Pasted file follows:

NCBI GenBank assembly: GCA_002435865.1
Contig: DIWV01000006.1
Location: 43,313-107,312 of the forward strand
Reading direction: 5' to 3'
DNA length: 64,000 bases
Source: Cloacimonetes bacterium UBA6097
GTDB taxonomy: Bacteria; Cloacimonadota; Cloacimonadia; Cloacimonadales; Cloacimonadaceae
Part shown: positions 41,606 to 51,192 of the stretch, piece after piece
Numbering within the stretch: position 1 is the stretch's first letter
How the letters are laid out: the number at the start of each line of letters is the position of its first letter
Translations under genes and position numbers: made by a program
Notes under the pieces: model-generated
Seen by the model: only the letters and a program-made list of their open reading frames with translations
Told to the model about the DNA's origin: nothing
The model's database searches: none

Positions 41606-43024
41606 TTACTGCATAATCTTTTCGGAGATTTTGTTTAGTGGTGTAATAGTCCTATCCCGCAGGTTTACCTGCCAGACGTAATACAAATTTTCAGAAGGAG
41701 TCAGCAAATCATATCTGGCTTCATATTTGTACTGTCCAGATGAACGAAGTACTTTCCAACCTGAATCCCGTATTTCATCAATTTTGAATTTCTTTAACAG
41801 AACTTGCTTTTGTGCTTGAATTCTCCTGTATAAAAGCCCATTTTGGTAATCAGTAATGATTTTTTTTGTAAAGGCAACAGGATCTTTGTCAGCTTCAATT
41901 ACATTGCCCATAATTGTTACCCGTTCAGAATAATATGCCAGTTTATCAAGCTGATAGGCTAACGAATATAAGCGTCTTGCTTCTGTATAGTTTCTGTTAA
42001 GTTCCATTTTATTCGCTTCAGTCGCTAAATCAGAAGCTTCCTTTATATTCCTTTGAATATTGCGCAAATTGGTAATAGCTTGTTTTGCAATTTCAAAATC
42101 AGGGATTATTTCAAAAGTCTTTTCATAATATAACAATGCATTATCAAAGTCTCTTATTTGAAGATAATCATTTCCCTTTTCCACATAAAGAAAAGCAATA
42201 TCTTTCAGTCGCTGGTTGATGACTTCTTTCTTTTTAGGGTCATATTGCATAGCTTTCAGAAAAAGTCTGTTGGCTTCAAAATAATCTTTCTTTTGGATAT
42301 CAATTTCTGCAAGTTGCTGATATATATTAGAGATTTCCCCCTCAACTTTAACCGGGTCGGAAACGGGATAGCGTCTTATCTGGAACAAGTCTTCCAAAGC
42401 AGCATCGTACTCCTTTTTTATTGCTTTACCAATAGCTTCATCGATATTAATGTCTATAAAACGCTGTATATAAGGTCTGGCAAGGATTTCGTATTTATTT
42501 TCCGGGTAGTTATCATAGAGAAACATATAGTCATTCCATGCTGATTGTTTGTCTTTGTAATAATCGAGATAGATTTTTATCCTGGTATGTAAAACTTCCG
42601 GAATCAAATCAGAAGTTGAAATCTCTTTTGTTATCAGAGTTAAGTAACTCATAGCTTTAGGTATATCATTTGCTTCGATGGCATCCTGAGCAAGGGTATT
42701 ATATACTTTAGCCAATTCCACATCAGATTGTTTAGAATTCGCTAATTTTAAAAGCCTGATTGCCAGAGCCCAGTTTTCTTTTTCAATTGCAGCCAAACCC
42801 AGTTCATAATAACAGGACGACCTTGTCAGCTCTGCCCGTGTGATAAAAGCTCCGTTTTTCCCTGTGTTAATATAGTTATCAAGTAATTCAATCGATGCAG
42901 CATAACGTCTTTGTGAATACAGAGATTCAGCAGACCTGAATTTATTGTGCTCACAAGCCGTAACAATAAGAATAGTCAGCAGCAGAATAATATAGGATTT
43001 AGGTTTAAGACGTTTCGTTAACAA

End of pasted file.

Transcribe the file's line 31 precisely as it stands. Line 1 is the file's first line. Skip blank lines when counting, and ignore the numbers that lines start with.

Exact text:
43001 AGGTTTAAGACGTTTCGTTAACAA